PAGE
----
A man from Myanmar told a reporter from the Associated Press that he was sold by a human trafficking broker to a Thailand fishing boat for $616. The man originally thought that he was going to work on the boat for 6 months, yet ended up working for over a year. During the time, the Burmese man stated that he slept for 3 hours a night.

The seafood industry in Thailand employees 2 million people and is constantly facing a labor shortage. Many Thais do not want to work on the fishing boats where the wages are low, the job is dangerous, and many boats are at sea for months and even years. To meet this shortage, an estimated 200,000 migrants from Cambodia and Myanmar are working on the boats. A 2013 survey of 600 workers conducted by the United Nations found that almost none had signed a labor contract and about 40 percent had their wages cut without explanation.

Nearly 6 out of 10 migrant workers on Thai fishing  boats reported seeing a co-worker killed by the captain, according to a 2009 UN report. The man who was sold by traffickers told the AP that after a sick man died on the boat the captain simply tossed the body overboard.

The fishing industry in Thailand exported nearly $7 Billion worth of seafood in 2013. Most of the seafood was exported to Japan and the United States.

Source:  Associated Press, “Thailand’s Rampant Trafficking May Carry Price,” ABC News, June 13, 2014.

Based on statistics released by the Convention on International Trade in Endangered Species (Cites), there were at least 20,000 elephants killed world wide by poachers in 2013 for their ivory tusks. The number of elephants killed was slightly down from the 22,000 elephants killed in 2012 and the 25,000 poached in 2011.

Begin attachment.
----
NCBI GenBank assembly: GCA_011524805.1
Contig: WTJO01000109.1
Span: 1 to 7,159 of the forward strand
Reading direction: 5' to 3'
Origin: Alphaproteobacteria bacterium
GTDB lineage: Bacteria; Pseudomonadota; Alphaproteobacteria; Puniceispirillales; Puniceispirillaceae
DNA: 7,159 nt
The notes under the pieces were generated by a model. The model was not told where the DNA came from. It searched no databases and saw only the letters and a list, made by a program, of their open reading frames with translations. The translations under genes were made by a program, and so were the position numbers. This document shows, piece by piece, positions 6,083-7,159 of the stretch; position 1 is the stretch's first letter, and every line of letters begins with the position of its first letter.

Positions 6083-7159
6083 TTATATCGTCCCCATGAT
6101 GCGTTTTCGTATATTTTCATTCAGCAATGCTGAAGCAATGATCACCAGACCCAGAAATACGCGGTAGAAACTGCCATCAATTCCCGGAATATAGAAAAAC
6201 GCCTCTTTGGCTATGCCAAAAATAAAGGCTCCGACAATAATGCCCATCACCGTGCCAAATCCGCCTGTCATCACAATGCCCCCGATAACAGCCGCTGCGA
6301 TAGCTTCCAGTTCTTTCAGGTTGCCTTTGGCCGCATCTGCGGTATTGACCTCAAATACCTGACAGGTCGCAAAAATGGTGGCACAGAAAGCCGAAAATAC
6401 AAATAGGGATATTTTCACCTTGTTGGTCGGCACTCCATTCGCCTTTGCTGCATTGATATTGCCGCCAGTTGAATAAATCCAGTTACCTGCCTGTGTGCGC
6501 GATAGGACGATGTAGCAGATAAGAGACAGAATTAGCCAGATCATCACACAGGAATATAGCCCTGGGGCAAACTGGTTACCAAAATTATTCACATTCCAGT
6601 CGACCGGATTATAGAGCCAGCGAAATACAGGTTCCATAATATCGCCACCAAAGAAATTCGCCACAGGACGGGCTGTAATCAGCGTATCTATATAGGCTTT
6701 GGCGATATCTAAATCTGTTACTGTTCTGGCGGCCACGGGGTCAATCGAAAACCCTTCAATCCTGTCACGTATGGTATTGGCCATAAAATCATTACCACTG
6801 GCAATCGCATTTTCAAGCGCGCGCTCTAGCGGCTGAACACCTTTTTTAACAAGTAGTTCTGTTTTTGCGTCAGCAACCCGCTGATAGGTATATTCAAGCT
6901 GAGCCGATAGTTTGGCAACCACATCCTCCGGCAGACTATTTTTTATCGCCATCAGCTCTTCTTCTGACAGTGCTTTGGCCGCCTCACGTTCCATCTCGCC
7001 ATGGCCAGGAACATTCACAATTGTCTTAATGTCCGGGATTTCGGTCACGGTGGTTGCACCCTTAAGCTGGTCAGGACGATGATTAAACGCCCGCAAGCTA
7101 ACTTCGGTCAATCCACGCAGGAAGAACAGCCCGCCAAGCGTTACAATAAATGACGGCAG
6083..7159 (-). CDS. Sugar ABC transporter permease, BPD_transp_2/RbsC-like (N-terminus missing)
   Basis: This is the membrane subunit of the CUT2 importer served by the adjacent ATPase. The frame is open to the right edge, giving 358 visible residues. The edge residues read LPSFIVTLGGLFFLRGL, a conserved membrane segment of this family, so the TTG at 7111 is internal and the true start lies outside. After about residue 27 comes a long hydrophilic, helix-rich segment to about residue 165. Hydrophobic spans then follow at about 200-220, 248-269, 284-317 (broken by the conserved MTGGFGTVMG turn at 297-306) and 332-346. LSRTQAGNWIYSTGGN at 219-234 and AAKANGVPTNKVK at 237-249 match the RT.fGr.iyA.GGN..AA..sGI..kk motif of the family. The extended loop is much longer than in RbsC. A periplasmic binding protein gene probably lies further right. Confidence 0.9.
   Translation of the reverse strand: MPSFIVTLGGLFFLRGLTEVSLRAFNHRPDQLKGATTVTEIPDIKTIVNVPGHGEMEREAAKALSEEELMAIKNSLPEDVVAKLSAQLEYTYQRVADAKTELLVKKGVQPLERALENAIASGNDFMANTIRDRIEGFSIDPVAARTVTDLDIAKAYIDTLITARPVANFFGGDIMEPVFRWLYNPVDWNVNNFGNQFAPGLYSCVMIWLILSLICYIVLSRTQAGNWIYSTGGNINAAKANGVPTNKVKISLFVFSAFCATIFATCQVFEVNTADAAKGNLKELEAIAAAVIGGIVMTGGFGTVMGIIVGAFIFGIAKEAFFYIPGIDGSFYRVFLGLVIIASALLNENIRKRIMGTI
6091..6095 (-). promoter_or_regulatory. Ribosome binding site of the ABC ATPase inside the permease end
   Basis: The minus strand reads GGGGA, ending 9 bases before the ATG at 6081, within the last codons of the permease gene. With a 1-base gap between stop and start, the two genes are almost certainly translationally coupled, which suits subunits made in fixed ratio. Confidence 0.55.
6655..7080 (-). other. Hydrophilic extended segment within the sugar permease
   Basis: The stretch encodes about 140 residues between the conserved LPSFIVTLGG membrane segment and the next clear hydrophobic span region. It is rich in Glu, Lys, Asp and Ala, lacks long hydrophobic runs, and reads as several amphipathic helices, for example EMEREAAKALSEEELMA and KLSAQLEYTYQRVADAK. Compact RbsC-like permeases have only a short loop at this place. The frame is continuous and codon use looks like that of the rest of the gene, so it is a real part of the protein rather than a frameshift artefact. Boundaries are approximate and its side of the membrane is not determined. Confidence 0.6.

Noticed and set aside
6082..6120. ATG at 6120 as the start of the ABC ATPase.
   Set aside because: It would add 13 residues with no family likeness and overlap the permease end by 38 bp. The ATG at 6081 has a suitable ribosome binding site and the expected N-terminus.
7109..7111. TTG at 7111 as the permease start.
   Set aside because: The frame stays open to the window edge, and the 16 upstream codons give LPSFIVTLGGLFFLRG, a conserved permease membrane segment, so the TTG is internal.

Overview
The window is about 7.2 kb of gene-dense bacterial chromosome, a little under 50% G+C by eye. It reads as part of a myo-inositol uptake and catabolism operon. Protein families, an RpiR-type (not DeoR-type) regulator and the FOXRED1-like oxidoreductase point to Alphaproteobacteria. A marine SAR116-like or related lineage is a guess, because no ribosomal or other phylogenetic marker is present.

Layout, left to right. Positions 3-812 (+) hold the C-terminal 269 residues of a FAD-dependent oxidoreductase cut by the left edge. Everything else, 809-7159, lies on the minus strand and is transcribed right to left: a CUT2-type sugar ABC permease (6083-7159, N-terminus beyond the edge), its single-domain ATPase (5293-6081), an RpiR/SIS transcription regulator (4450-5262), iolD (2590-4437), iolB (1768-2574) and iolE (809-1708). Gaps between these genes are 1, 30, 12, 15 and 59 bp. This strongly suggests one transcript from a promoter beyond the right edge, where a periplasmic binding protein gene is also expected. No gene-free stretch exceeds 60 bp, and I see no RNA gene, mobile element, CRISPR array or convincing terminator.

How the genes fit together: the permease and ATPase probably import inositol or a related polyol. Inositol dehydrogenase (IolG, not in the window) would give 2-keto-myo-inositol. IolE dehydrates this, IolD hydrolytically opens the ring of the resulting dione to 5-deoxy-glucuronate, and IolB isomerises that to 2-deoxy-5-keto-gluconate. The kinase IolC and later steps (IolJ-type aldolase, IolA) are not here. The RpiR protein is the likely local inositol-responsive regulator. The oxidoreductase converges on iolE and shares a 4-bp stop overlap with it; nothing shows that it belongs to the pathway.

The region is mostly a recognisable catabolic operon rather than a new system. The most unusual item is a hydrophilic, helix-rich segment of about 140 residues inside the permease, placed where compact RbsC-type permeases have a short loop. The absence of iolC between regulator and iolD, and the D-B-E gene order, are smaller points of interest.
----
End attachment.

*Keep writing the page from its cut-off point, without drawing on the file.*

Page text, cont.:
At the end of 2013, there were an estimated 500,000 African elephants living in the world. 95 percent of the elephant population has been killed during the last 100 years.

The ivory is collected from elephants in Africa and sold in markets in Asia. According to Cites, there are 8 countries that are heavily involved in either buying, selling or providing illicit ivory. The countries are Kenya, Tanzania and Uganda in Africa, and China, Malaysia, the Philippines, Thailand and Vietnam in Asia.

The three African countries accounted for 80 percent of the major seizures in Africa in 2013.

Security forces stated that many of the gangs involved in wildlife trafficking are now using existing drug trafficking routes to smuggle the ivory.

(See more elephant poaching statistics here.)

Source:  Damian Carrington, “Fewer elephants killed in 2013, figures show,” Guardian, June 13, 2014.

According to intelligence by the United States, there are about 37,066 acres of fields in Jamaica that are growing marijuana, or ganja, in the country.

66 percent of Jamaicans have stated in surveys that they have smoked marijuana, and 85 percent favor medical marijuana.

Despite wide-spread belief about ganja, marijuana is technically illegal in Jamaica.

(See more statistics about marijuana use here.)